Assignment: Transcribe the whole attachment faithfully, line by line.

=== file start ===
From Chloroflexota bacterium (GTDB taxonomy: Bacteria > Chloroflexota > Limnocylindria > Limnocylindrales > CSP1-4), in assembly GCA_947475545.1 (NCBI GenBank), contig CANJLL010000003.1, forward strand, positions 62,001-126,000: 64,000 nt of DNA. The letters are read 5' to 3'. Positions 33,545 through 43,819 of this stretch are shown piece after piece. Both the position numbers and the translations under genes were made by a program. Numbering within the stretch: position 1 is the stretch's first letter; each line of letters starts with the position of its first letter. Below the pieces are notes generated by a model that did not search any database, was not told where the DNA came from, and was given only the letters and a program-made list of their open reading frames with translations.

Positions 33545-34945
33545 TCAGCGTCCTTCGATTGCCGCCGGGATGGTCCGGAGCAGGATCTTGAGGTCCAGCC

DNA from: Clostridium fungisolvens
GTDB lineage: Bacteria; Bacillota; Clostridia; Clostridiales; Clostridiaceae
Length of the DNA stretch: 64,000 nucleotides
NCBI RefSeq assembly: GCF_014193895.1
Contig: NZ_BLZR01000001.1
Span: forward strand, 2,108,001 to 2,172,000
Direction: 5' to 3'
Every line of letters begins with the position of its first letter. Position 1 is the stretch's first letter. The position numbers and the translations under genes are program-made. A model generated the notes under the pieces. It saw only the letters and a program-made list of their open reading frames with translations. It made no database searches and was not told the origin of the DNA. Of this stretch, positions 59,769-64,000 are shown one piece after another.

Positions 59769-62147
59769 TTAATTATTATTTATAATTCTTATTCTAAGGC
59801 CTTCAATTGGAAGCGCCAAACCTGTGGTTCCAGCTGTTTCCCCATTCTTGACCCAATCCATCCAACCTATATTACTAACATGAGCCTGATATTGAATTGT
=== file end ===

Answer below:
From Chloroflexota bacterium (GTDB taxonomy: Bacteria > Chloroflexota > Limnocylindria > Limnocylindrales > CSP1-4), in assembly GCA_947475545.1 (NCBI GenBank), contig CANJLL010000003.1, forward strand, positions 62,001-126,000: 64,000 nt of DNA. The letters are read 5' to 3'. Positions 33,545 through 43,819 of this stretch are shown piece after piece. Both the position numbers and the translations under genes were made by a program. Numbering within the stretch: position 1 is the stretch's first letter; each line of letters starts with the position of its first letter. Below the pieces are notes generated by a model that did not search any database, was not told where the DNA came from, and was given only the letters and a program-made list of their open reading frames with translations.

Positions 33545-34945
33545 TCAGCGTCCTTCGATTGCCGCCGGGATGGTCCGGAGCAGGATCTTGAGGTCCAGCC

DNA from: Clostridium fungisolvens
GTDB lineage: Bacteria; Bacillota; Clostridia; Clostridiales; Clostridiaceae
Length of the DNA stretch: 64,000 nucleotides
NCBI RefSeq assembly: GCF_014193895.1
Contig: NZ_BLZR01000001.1
Span: forward strand, 2,108,001 to 2,172,000
Direction: 5' to 3'
Every line of letters begins with the position of its first letter. Position 1 is the stretch's first letter. The position numbers and the translations under genes are program-made. A model generated the notes under the pieces. It saw only the letters and a program-made list of their open reading frames with translations. It made no database searches and was not told the origin of the DNA. Of this stretch, positions 59,769-64,000 are shown one piece after another.

Positions 59769-62147
59769 TTAATTATTATTTATAATTCTTATTCTAAGGC
59801 CTTCAATTGGAAGCGCCAAACCTGTGGTTCCAGCTGTTTCCCCATTCTTGACCCAATCCATCCAACCTATATTACTAACATGAGCCTGATATTGAATTGT